Dan Schnurr’s experience at Sterling College was anything but traditional; his school day did not consist of merely being a student, but also of being a husband and a father to his three children, as well as working a full-time job. Shnurr, now the warden of the Hutchinson Correctional Facility in Kansas, recounts how he would get off work at 6 a.m. and proceed to class where he would sometimes struggle to stay awake.
He remembered the difficulty of getting homework done, but also that the professors were very understanding and compassionate. “There were so many caring individuals at Sterling College; I wasn’t just another number,” he recounted. “I enjoyed Sterling. It was hard going to school full-time. I remember the struggles at the time, but now I look back on it so fondly. It was so important and it really created a baseline for what we do in life. Sterling didn’t teach me how to be a warden; it didn’t teach how to be a corrections officer, but it taught me how to think through problems and work with others.”
Schnurr’s passion for the criminal justice field did not begin as such, but rather through the need for a job. Schnurr attributed his ability to work with inmates to Sterling College’s emphasis on servant leadership. Schnurr, now the warden at the Hutchinson Correctional Facility, also recounted how his non-traditional education prepared him for the work he does today. “Being non-traditional like I was, I had to work with people who were ten years younger, which wasn’t easy; I had to learn how to work well with others.”
Schnurr spoke of how the corrections field has a long wait for pay-off: it will usually take years before a former inmate will call and say “thank you.” Schnurr noted, however, that eventually, corrections officers can see the fruits of their labors. “As an individual, you’re rarely planting a seed—sometimes you’re watering it,” he said. “If we don’t have compassion for others, then we’re not really doing anything for them.”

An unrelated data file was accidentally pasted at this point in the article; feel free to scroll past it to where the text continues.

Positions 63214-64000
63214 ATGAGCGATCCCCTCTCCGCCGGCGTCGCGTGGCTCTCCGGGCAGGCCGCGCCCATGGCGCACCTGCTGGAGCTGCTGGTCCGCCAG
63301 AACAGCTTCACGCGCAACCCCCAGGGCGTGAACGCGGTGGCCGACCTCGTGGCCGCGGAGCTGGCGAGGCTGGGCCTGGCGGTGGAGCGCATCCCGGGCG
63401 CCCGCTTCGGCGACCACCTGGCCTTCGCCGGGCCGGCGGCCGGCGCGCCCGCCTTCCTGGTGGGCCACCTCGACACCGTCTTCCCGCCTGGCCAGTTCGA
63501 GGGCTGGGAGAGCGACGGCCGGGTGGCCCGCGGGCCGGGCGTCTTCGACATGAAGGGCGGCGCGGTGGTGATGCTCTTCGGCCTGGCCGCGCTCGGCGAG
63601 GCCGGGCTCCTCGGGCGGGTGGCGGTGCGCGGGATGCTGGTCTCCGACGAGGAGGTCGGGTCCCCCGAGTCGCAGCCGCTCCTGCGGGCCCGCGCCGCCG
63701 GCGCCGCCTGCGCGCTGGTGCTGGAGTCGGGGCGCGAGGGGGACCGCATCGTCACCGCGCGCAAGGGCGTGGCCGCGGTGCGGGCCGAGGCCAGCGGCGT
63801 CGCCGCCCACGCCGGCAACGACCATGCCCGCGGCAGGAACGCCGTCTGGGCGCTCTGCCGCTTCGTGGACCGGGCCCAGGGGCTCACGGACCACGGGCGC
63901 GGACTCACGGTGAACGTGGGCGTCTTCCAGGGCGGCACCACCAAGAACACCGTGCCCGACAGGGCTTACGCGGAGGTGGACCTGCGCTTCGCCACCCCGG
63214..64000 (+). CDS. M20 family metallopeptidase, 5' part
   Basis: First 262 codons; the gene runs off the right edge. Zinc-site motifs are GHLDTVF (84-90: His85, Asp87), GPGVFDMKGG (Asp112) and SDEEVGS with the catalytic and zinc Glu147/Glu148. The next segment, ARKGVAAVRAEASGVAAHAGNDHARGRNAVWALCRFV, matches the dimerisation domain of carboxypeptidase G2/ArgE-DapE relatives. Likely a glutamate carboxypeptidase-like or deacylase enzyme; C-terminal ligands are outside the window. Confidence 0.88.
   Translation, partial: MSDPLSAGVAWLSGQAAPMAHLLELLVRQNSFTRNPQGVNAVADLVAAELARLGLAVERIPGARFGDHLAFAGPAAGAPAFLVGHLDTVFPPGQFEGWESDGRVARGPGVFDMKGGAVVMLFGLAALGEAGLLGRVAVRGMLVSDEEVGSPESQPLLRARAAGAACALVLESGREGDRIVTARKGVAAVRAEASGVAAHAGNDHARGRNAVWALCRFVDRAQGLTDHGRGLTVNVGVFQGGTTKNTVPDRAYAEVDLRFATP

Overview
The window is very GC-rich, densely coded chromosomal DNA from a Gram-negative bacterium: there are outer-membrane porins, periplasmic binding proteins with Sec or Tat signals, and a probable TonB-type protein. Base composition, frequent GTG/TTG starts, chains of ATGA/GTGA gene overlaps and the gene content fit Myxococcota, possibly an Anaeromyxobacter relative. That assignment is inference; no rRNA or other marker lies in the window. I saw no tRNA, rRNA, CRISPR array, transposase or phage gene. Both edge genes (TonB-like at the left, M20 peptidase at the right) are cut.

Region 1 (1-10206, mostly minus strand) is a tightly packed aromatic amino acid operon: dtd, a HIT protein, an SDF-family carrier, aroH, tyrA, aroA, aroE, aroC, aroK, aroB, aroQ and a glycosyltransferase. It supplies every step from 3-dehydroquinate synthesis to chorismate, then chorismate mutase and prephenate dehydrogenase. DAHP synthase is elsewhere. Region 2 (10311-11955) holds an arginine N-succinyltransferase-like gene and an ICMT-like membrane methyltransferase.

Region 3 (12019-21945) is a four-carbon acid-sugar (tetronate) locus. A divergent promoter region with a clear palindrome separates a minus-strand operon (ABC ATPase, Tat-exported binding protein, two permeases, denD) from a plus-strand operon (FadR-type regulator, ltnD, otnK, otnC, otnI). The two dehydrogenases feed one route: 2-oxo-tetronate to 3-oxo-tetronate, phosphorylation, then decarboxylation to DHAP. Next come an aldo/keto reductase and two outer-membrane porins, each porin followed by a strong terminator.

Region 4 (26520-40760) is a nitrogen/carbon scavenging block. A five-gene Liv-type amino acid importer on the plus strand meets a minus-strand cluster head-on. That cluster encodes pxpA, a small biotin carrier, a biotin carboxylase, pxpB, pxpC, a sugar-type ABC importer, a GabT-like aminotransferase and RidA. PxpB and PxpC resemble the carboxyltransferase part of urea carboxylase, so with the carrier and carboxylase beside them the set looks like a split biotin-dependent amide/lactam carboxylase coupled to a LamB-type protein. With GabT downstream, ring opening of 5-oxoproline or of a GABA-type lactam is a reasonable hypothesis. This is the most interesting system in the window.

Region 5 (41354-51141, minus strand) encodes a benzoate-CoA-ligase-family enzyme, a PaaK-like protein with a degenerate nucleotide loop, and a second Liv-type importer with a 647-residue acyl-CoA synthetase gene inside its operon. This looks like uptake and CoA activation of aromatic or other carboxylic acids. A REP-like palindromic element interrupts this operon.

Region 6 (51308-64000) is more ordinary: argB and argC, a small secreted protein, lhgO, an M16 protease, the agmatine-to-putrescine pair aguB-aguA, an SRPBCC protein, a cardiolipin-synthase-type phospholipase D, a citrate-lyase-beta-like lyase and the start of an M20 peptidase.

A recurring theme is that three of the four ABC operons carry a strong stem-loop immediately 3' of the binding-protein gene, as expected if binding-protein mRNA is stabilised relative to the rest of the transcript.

Besides compassion for inmates, Schnurr is also passionate about fostering a close family-type relationship within the correctional facility. While it can be difficult in a large facility such as Hutchinson Correctional Facility, which supports over 600 staff members and houses around 1,860 inmates, Schnurr believes it is worth it to create a culture within the HCF. “This isn’t just another job; it really is an important aspect of society. We can’t treat it like it’s a warehouse: it’s real. It affects everybody,” he explained. Nearly all inmates will move back into the community at some point, which means that their time at the correctional facility influences the larger community, not just the inmates and staff at HCF.
Schnurr’s four years at Sterling College, while non-traditional, impacted him greatly in his career. He majored in business administration, getting to know the community of Sterling as he learned and worked his full-time job. “I really credit Sterling College for being able to help me create that baseline for doing what I do now. There were so many people that helped me through that process,” Schnurr stated. For Schnurr, Sterling helped create the standard by which he works within the criminal justice field, making a difference through servant leadership.
Dan ’93, wife Janet Sue (Webster) ’97, children Ashley, Dallas and Aspen.